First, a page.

I was introduced to the “Yes, and …” agreement principle during a middle school parent night. The drama teacher explained that the first rule of successful improvisation was to accept as true what one participant says (“yes”) and then add something to that line of thinking (“and”); otherwise, the skit flounders before it even gets going. For example, if one participant opens with “Don’t move or I’ll shoot” and the other responds with “Why are you pointing your finger at me?”, you're kind of dead in the water (so to speak 😉). But if one opens with “Man, I am so tired from that run” and the second adds “I am too! Do you realize we shaved 30 seconds off of our best time?”, then you’ve got somewhere to go.
I’m not the first one to have pondered how this acceptance principle could be used to keep things flowing with joy and ease in our daily lives. What if, instead of getting mired in competition, or bound to a mindset of scarcity (e.g., if one of us wins, the other has to lose), we chose to employ “Yes, and …” thinking?
What if we said to ourselves, “Yes, wow, she just nailed it AND ... so can I”. Or “Yes, he has the exact (business/partner/house) I want, AND ... I can have that too.” What if we approached life with a big YES of acceptance of what is AND we included our contribution and success within it?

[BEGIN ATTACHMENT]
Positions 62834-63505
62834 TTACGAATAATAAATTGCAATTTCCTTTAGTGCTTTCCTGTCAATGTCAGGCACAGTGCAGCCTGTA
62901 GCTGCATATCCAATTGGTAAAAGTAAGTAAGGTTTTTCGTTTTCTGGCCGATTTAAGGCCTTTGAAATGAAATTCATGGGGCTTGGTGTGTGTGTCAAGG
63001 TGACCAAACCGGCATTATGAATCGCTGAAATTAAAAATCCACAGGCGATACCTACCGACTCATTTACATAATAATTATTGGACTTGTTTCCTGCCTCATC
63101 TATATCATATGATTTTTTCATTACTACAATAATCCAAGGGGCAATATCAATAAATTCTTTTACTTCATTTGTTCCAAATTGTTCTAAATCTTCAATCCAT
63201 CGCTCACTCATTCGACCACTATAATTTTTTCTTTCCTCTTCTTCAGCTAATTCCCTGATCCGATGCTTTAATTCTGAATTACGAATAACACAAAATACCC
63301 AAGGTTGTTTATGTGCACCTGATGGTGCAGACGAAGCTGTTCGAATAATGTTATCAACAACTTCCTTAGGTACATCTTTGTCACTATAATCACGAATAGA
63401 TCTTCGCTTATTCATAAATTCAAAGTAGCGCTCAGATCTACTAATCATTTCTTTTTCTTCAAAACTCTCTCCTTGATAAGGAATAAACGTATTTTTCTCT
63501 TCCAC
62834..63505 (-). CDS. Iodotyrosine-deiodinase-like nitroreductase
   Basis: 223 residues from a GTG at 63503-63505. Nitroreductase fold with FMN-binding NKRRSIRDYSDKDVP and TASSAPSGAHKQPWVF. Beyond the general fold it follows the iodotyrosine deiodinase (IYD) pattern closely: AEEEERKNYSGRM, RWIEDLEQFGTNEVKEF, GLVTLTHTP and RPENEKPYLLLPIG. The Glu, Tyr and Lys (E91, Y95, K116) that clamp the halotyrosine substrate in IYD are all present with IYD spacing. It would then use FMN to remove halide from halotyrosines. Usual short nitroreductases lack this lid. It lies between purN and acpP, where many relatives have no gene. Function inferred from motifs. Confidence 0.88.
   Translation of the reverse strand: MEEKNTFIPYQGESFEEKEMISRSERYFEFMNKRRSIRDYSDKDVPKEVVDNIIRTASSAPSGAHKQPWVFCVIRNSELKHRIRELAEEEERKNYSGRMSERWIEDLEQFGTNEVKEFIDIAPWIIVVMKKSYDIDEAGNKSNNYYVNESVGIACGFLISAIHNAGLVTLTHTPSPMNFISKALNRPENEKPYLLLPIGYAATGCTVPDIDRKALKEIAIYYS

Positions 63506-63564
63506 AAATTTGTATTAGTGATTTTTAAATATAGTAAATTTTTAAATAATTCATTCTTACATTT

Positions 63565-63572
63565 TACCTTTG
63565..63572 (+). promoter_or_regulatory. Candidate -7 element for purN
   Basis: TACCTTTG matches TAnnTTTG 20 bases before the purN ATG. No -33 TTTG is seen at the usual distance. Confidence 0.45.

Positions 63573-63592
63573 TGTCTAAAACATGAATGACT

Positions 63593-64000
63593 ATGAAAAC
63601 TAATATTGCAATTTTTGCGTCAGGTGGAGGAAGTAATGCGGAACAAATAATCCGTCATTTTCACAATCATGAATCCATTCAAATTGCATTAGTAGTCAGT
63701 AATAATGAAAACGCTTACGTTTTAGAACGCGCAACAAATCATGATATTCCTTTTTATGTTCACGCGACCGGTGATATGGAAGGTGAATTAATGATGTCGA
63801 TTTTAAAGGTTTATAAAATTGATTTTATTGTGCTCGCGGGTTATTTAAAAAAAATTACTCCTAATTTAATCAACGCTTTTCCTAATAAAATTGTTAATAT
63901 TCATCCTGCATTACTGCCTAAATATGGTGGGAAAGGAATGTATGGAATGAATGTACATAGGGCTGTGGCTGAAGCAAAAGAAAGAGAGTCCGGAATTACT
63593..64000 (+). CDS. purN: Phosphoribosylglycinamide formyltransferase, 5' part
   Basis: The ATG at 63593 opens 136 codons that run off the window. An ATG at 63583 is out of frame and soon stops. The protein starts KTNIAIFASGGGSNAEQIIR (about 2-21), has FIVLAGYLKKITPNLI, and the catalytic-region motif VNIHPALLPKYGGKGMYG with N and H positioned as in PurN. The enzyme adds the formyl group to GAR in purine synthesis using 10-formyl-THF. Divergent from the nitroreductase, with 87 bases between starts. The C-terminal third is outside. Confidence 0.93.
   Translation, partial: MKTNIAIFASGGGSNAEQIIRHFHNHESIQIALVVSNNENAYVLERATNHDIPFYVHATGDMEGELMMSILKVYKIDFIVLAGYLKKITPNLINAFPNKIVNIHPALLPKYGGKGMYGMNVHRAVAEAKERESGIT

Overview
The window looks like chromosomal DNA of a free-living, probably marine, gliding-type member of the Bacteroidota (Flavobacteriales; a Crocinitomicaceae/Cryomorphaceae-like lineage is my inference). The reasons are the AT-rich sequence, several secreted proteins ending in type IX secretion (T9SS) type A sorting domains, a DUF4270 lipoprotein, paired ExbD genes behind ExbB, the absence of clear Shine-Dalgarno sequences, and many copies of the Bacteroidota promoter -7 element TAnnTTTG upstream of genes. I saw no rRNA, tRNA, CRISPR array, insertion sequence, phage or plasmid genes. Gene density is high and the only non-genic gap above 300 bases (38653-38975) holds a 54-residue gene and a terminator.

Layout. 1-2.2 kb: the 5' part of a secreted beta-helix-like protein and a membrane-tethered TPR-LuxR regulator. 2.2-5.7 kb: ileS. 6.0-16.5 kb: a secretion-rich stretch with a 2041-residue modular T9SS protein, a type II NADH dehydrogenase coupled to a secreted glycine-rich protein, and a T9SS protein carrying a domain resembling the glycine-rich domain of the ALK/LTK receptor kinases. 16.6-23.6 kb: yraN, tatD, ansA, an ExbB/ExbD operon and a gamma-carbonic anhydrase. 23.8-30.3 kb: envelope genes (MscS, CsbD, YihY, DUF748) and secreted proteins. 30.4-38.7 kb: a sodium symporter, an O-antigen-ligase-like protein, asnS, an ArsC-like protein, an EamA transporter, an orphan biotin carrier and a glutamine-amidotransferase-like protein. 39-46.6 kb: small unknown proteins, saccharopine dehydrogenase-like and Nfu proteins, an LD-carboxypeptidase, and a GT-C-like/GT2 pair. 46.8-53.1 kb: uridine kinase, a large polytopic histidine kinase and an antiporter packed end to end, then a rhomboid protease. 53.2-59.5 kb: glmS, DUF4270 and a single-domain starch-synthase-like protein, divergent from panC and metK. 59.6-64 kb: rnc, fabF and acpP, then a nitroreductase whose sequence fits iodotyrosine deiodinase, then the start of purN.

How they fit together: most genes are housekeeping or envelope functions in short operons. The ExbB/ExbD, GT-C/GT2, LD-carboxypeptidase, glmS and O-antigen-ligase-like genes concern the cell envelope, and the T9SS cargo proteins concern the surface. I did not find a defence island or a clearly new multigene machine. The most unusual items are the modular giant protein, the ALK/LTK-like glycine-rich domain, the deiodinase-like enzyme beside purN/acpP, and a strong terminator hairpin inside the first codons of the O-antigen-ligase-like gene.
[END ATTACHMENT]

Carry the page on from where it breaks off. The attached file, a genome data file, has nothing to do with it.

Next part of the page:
Unfortunately, the culturally prevalent mindset of scarcity - that there isn’t enough to go around, so someone else’s success, love, happiness, dream vacation, means that there isn’t room for us to also have those things - makes it hard to practice the acceptance principle. Instead, we either: (1) judge others by denying what is true (“Oh, he’s not really all that”); (2) disparage their success (“Well, she may have an impressive investment portfolio, but her marriage is a mess”); or (3) judge ourselves by comparison (I can’t do it as well as she did; he already did it; she has all the students/money/clients, so there are none left for me).
However, if we consciously choose to embrace a mindset of abundance - the belief that there is enough love, joy, success for all of us - we can leave the vicious cycle of trying to keep up with the Joneses and see others as leading the way for us, not taking anything away from us. Others' success can be like the opening salvo in an improv - your invitation to agree AND add your own unique contribution to the playing field. When we live into our best selves, authentically and without fear, we can in turn inspire others to dream big and say “Yes, and ....” to life. In an abundant Universe there is enough for all to be winners.
Where have you said "Yes, and ..." to life? What insight did it bring? Please comment below and let me know!